FILM REVIEW: “Raiders!” documents the making of a fan-film classic

Three Mississippi teens spent seven years making a shot-for-shot remake of "Raiders of the Lost Ark." This is their story.

Apologies to Voltaire, but if Chris Strompolos, Eric Zala, and Jayson Lamb didn’t exist, it would be necessary for film geeks to invent them.

These three adolescent maniacs spent seven of their Mississippi summer during the 1980s making a backyard, shot-for-shot remake of “Raiders of the Lost Ark.” That part of their story is relatively familiar by now to those who share some portion of their cinematic obsessiveness. “Raiders: The Adaptation” has had sporadic big-screen appearances in Portland and elsewhere, thanks to the legal graces of Steven Spielberg.

Now, adding another layer to this pop-culture cake, comes “Raiders! The Story of the Greatest Fan Film Ever Made,” a documentary about the making of the adaptation. You might be tempted to think that this is too much of a good thing, that even this inspirational story of DIY filmmaking and naïve cinephilia isn’t worth a 90-minute expose. You’d be wrong.

Chris Strompolos as Indiana Jones in the fan film adaptation of "Raiders of the Lost Ark."

Chris Strompolos as Indiana Jones in the fan film adaptation of “Raiders of the Lost Ark.”

It turns out that Strompolos, Zala, and Lamb were able to create their own versions of every scene in “Raiders” but one: the epic action sequence set on a desert airfield and involving a full-size replica of a German “flying wing” aircraft. This gives “Raiders!” the doc its hook, as it follows the (obviously now grown) trio’s efforts to fill in this missing jigsaw piece while allowing them to revisit the joys and challenges of the original “production.”

The clips of their teenage work, and the stories behind some of them, are hilarious and harrowing. These kids re-enacted the stunt where Indiana Jones hangs from the front of a moving truck. They doused each other with gasoline for the scene in which Marion Crane’s bar burns down. They, of course, made their own giant boulder for the movie’s famous opening sequence.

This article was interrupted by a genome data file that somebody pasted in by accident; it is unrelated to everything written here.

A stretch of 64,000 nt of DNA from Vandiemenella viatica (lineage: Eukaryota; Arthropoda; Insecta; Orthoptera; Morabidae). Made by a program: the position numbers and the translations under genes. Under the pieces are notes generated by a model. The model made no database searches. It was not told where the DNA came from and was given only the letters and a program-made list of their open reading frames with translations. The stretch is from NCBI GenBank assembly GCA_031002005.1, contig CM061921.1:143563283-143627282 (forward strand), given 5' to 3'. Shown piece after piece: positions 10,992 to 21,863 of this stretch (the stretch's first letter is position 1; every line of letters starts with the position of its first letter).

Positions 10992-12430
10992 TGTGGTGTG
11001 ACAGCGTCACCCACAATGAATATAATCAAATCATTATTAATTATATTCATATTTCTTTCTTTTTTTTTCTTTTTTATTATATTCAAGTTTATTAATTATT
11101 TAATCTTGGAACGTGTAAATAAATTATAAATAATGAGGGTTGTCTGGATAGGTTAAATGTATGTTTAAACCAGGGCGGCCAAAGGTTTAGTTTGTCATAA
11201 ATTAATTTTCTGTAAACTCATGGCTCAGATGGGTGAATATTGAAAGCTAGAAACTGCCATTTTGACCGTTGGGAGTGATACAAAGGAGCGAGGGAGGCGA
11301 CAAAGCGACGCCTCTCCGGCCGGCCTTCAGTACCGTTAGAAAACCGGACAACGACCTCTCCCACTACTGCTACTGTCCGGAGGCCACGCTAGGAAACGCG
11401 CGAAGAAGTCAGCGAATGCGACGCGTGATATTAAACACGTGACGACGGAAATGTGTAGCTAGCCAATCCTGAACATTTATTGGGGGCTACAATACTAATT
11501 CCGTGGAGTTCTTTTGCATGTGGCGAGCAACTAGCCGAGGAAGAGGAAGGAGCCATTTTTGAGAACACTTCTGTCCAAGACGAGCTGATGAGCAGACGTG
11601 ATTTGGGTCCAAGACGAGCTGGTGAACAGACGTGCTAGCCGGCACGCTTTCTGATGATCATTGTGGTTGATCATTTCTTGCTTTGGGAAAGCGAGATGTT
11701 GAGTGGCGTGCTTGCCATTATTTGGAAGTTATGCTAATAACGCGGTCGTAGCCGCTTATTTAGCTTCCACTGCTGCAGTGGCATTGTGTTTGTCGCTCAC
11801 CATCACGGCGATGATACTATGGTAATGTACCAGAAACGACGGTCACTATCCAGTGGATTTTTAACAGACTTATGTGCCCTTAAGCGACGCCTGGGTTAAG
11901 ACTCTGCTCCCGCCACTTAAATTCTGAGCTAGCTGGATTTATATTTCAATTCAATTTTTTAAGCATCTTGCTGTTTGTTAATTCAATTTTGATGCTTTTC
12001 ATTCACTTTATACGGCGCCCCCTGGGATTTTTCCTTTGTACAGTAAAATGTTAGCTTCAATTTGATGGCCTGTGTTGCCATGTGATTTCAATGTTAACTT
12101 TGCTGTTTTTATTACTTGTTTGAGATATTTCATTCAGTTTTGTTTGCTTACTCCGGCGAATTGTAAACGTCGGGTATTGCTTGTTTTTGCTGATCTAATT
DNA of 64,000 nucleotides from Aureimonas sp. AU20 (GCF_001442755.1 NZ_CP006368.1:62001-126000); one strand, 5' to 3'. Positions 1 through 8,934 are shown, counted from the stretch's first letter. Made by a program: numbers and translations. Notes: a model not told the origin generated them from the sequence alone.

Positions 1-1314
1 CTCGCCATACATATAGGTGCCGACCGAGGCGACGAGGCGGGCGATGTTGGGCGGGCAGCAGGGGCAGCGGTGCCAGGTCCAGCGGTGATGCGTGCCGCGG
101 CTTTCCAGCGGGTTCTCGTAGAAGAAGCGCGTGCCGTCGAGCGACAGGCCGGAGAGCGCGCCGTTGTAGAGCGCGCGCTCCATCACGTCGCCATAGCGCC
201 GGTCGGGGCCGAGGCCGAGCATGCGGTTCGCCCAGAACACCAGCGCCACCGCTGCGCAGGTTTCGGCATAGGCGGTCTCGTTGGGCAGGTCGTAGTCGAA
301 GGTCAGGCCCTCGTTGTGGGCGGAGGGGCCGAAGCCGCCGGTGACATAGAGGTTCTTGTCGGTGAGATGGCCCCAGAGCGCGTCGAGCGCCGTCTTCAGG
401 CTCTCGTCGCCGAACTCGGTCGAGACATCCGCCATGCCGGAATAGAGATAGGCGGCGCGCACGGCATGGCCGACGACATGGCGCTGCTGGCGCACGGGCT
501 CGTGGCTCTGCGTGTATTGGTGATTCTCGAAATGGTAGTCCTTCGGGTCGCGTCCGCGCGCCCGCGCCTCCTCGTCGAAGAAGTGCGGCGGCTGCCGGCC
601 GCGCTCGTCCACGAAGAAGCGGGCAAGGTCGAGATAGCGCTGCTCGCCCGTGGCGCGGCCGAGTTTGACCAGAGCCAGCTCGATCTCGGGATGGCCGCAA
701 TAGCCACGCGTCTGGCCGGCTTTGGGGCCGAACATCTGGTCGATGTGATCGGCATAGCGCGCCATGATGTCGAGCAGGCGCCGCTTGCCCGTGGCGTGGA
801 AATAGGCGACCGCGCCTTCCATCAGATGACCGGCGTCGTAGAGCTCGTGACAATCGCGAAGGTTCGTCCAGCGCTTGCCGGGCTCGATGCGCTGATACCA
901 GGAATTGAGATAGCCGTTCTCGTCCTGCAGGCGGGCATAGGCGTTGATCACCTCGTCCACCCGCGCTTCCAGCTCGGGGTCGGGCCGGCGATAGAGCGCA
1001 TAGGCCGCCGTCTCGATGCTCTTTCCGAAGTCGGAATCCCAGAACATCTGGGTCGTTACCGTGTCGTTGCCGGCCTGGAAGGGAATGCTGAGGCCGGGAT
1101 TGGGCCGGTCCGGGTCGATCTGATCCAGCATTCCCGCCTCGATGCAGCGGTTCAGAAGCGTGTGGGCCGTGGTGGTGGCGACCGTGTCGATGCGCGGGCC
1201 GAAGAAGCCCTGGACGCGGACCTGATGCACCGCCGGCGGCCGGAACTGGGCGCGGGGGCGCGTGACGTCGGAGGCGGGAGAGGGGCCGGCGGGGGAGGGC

There were complications, though surprisingly few of them involved parental interference. (At one point, the boys are forced to tolerate an ‘adult supervisor,’ who everyone admits just sat around, drank beer, and provided pyrotechnical advice.) As on any film, much less one with a seven-year shooting schedule, personality clashes emerge. So do romantic rivalries and, eventually, drugs.

Getting the gang back together, 25 years later, to shoot the airplane scene, is no easy matter. Old wounds still haven’t healed, and getting time off from one’s day job to spend nine days reliving childhood glory is easier said than done. Documentary directors Tim Skousen and Jeremy Coon were lucky enough to capture some fairly bad luck on the part of Strompolos and crew, and there’s real suspense as to whether they’ll manage to pull it off.

The adaptation itself and the documentary came through Portland and Vancouver on tour a couple of weeks ago, and now the making-of film opens for a regular run at the Hollywood Theatre. (Presumably the largesse of Spielberg and/or Paramount Pictures doesn’t extend to allowing extended engagements for the adaptation, though it is available for purchase and download at

Other interview segments feature horror director Eli Roth, film-geek guru Harry Knowles and others discussing the discovery of the fan film, which began with a 2002 film festival screening in Austin. That story is almost as unlikely as the film’s creation, and serves as further evidence that sometimes dreams do come true, even if you end up having Eli Roth and Harry Knowles to thank for it.

(92 minutes, not rated, opens Friday, June 17, at the Hollywood Theatre.) GRADE: B+

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